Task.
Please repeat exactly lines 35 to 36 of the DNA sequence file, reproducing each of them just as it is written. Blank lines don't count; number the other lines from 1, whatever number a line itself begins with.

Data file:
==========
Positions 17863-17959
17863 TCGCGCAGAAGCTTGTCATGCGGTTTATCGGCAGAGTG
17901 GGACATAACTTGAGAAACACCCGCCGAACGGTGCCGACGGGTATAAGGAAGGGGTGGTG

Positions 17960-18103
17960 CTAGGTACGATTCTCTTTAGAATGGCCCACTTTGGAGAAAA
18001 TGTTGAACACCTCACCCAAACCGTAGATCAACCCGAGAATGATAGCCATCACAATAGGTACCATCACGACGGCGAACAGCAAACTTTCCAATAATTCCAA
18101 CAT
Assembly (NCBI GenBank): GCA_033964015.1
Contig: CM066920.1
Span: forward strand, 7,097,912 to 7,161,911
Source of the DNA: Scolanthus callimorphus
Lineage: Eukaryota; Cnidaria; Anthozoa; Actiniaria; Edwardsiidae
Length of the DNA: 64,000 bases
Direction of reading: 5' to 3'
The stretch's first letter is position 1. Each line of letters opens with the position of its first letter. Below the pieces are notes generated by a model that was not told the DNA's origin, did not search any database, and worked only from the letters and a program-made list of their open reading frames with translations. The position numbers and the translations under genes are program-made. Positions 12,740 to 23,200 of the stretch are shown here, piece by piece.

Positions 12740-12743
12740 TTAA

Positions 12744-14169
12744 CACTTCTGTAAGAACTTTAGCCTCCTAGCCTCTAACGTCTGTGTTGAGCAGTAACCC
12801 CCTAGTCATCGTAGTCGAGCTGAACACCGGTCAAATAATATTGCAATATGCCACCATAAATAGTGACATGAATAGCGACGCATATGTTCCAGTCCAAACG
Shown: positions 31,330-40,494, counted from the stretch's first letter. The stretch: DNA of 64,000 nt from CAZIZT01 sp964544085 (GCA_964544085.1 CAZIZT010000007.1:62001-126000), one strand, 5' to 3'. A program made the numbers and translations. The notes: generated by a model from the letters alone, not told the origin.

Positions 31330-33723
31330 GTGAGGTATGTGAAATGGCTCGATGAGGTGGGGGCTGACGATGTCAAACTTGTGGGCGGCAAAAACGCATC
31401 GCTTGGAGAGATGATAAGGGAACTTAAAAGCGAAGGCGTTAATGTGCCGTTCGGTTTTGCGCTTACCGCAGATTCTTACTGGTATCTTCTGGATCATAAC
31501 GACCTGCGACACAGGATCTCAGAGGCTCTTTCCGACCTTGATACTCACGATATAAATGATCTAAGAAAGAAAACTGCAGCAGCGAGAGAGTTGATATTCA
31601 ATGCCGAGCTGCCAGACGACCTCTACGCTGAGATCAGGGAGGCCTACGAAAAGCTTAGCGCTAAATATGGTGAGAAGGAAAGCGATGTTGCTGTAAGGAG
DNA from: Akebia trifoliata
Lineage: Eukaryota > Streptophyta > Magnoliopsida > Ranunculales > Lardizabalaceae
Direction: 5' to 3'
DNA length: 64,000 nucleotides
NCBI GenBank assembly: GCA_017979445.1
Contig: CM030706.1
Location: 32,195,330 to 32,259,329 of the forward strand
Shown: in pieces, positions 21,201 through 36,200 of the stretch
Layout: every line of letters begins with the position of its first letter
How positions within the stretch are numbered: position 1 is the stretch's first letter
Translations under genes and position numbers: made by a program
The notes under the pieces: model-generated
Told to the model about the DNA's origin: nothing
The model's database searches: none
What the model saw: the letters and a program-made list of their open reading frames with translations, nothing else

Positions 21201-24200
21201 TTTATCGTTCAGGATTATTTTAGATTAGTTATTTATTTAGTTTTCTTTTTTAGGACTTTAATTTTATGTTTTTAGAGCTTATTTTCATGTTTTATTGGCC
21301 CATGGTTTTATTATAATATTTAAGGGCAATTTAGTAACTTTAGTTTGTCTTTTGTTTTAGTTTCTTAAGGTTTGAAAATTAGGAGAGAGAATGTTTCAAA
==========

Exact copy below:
Layout: every line of letters begins with the position of its first letter
How positions within the stretch are numbered: position 1 is the stretch's first letter